THOMAS BAYRLE: PLAYTIME at the New Museum
Where New Museum 235 Bowery, New York, NY 10002 Map It
Aug 02, 2018
Sep 02, 2018
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Reservations 1 (212)-219-1222
This solo exhibition—Bayrle’s first major New York museum survey—brings together works from the last fifty years, highlighting Bayrle’s experiments across media and their prescient commentary on the relationship between consumerism, technology, propaganda, and desire.
One of the most important artists to have emerged during the 1960s West German economic boom, Bayrle has received belated recognition for his influential works and processes. Long before the advent of current visual technologies, he foresaw our digital reality, employing photocopy machines and other midcentury tools in his early works to create analog visualizations of what are now fundamental traits of our digital culture. Bayrle’s thematic investigations have ranged from a visual analysis of mass culture and consumerism to reflections on the intersection of technology with global politics.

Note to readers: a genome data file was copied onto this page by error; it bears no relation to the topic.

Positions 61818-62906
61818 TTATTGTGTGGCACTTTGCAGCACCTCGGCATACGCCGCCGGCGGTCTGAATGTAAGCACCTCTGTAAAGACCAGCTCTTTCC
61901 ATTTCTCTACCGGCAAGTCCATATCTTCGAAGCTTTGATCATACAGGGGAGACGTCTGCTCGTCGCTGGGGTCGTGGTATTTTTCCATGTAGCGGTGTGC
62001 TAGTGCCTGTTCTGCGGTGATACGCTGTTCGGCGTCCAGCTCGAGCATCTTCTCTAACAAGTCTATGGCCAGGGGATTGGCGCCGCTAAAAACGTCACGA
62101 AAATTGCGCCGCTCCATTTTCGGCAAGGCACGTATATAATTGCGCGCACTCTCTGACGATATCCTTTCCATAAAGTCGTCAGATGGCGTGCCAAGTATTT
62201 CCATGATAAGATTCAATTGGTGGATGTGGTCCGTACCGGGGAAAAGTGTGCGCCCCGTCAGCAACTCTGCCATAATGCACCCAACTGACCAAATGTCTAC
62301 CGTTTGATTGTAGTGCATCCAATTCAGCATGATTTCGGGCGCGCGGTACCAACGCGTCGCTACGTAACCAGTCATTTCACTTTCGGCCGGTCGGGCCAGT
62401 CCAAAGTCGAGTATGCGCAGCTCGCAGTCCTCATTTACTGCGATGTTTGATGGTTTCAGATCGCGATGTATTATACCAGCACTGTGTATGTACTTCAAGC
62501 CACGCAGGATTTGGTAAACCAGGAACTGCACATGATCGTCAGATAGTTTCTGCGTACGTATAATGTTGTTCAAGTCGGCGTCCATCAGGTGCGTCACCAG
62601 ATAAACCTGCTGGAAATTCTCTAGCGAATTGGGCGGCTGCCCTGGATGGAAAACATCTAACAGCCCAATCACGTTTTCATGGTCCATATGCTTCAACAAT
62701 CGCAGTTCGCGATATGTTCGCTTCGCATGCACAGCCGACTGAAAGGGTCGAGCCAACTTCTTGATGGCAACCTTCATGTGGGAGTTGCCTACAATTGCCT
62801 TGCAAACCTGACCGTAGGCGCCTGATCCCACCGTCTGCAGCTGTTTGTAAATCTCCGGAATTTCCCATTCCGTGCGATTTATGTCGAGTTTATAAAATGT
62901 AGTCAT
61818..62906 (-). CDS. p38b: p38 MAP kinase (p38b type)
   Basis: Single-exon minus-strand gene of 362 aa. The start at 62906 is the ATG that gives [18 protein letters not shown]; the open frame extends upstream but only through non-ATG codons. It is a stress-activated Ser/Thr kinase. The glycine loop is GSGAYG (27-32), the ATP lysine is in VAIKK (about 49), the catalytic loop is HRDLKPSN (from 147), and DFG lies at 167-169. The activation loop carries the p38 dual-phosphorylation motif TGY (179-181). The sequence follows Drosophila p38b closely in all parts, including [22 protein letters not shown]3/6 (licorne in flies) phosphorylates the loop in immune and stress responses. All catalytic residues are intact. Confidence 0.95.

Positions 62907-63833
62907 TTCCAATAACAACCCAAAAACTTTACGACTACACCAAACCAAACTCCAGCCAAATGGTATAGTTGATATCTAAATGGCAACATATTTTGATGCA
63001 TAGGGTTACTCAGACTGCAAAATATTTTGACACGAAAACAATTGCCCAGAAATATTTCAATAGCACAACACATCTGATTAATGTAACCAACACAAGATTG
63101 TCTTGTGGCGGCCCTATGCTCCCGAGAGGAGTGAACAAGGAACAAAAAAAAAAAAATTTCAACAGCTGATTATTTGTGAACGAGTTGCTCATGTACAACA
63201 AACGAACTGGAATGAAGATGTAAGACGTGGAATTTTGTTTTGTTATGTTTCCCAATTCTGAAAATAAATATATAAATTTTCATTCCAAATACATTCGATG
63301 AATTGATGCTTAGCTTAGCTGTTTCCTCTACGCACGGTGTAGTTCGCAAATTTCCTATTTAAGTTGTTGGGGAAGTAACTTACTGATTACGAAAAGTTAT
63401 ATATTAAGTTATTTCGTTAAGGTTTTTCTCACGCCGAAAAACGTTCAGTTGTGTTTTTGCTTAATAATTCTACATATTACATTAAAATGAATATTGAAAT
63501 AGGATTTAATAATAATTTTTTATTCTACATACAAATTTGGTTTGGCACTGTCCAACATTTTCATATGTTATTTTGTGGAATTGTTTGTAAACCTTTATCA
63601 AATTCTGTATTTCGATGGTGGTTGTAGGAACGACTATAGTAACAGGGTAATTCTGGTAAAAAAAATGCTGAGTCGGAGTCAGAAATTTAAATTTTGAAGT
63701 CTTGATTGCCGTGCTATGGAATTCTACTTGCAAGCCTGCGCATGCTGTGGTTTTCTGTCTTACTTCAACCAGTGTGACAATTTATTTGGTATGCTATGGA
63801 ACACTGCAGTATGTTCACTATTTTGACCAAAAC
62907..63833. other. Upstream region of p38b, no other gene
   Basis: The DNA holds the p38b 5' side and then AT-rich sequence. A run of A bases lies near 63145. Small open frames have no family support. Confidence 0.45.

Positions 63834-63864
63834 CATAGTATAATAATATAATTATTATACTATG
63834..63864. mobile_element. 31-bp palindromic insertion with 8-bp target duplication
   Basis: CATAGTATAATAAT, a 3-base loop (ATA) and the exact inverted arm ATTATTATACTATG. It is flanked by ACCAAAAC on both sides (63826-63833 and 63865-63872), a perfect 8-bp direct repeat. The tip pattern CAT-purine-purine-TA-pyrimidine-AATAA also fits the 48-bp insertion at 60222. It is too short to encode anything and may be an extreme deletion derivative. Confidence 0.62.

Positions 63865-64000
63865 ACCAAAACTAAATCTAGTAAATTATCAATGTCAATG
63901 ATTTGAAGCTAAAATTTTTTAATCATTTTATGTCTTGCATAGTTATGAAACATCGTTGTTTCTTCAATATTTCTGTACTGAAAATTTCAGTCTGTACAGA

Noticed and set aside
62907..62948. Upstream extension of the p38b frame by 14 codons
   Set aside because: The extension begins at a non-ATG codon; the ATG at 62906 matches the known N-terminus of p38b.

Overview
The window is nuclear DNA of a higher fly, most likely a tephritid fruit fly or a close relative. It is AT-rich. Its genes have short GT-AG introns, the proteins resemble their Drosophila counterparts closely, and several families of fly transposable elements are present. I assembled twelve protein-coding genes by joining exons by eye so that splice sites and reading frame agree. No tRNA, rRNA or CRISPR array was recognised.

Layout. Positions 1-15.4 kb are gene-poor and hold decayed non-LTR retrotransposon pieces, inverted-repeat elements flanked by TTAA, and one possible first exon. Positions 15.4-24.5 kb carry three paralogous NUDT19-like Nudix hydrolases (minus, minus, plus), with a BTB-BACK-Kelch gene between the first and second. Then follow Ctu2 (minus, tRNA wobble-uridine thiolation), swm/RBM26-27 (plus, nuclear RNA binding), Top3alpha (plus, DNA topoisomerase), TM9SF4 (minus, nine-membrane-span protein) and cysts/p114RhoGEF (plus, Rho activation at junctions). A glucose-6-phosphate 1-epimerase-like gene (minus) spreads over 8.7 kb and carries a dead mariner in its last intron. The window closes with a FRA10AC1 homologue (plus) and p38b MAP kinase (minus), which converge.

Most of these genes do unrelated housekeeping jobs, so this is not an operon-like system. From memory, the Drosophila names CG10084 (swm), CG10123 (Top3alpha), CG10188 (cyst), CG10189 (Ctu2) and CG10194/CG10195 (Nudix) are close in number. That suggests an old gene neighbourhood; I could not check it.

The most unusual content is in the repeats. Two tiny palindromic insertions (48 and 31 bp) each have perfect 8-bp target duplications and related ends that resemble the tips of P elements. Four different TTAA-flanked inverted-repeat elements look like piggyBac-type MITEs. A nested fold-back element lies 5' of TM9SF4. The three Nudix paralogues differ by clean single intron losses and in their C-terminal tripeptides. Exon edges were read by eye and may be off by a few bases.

Presented on the Third and Fourth Floors of the Museum, this comprehensive survey brings together over 115 works, including paintings, sculptures, drawings, wallpapers and prints, early computer-based art, videos, and 16mm films. The exhibition presents selections from Bayrle’s most iconic series, including several of his rarely exhibited “painted machines”—hand-painted kinetic works inspired by images of Chinese pageants and other mass demonstrations. Bayrle created these works during a period when he was working simultaneously in corporate advertising and for Germany’s student protest movement. In his words, he “mixed communist and capitalist patterns without qualm, simply under the aspect of accumulation.” This logic of accumulation would lead to the development of Bayrle’s “superforms,” densely composed images in which smaller units repeat to build larger figurative forms. These works, several of which will be on view, take the form of silkscreen prints depicting a variety of figures and objects from consumer culture. The exhibition also highlights how the artist has expanded his serial patterns beyond traditional artworks into textiles, wallpaper, carpeting, and garments.